Chicago’s Magnificent Mile is quite magnificent. The stretch of Michigan Avenue from the Chicago River to Lake Shore Drive is one of the greatest streets in America. The entire street is lined with some of the finest shopping in the country, restaurants, hotels, and much more.
Originally known as Pine Street, North Michigan Avenue wasn’t connected with the rest of Michigan Avenue until the Michigan Avenue Bridge was completed in the 1920s. As Pine Street, it was lined with factories and warehouses, but once the bridge was built, a new commercial district sprung up quickly.
While most people flock to Michigan Avenue for the shopping, many miss out on some of the historical buildings that line the street. In this entry, I won’t talk much about shopping opportunities. Instead, I’ll explain some of the interesting features of the street from south to north starting at the Chicago River.
First, near the Michigan Avenue Bridge at Pioneer Court, there is a bust of Jean-Baptiste Pointe DuSable. The bust marks the spot of the DuSable Homestead, which was the first permanent non-Native American settlement in what is now Chicago. DuSable, an African-Haitian, is credited with being the founder of Chicago, opening a trading post on the site in the 1770s. The site is a National Historic Landmark.
Pioneer Court is an open space that sometimes features public art, including Forever Marilyn, which stood there in 2011-12. A monument to legendary Chicago sportscaster Jack Brickhouse permanently features.
Across the street is the Wrigley Building. It was built in two stages in 1920 and 1924 and was designed after the Giralda in Sevilla, Spain. It was the first major office building north of the Chicago River and was built to house the headquarters for the Wrigley Company. The building is on the same spot Jacques Marquette and Louis Joliet made their first portage west of the Great Lakes and Robert de La Salle planted the French flag.
The other historic skyscraper, the neo-Gothic Tribune Tower, sits on Pioneer Court and was built in 1922 for the Chicago Tribune. It’s also the home of Tribune Media and WGN Radio, who have a studio on the ground level with windows for passers by to peer in. The main entrance features a statue of Nathan Hale.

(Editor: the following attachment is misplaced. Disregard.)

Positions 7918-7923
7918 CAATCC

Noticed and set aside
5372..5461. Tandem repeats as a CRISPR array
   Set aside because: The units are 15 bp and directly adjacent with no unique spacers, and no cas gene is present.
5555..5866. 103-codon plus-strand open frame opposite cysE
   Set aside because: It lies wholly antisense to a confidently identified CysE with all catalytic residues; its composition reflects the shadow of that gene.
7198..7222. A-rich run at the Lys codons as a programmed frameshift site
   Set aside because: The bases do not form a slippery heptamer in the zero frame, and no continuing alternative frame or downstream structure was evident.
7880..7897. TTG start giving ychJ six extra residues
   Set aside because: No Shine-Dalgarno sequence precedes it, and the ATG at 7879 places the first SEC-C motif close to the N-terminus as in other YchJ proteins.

The most interesting feature of the building are the nearly 150 pieces and fragments of famous buildings and landmarks from all over the world embedded in the exterior. They are labeled with their original location and come from sites such as the Taj Mahal, Parthenon, Berlin Wall, Great Pyramid of Giza, the Great Wall of China, Hagia Sophia, and many more.
At Chicago Avenue, you’ll find the oldest remaining structures on Michigan Avenue, both surviving the Great Chicago Fire in 1871. The Water Tower and Pumping Station were built in 1869 and 1866 respectively.
The Water Tower is the second oldest of its kind in America. It stands 154ft tall and was originally used to draw water up from Lake Michigan. It now houses a small art gallery for the Chicago Office of Tourism. The architectural design of the tower has inspired the logo for the White Castle chain. It’s said to be haunted.
Water Tower Place, one of Mag Mile’s premier shopping malls, is located across the street from the Pumping Station. It features over 100 shops and restaurants on eight levels.
Next to it is the famed John Hancock Center with its signature x-braces. Built in 1969, this 100 story building is home to offices, restaurants, and private residences. There’s an observatory on the 94th floor and a restaurant and lounge on the 95th and 96th floors. There are different elevators for both.
The observatory, 360 Chicago, costs US$19 for ages 12 and up and US$13 for children 3-11. In my opinion (and many others), it has the best views of the city.
The restaurant and lounge, The Signature Room, offers gourmet food and drinks with spectacular views. If you want to avoid the tourists and have a few (not cheap) drinks, head up to the always crowded Signature Room.
Across the street is the Fourth Presbyterian Church, built in 1914. The original church burned down the same day it was dedicated, on the day the Great Chicago Fire of 1871 started. When the church was built, this part of the city was largely undeveloped.
At the corner of Delaware Street is 900 N. Michigan, another premium shopping mall featuring 70 luxury shops.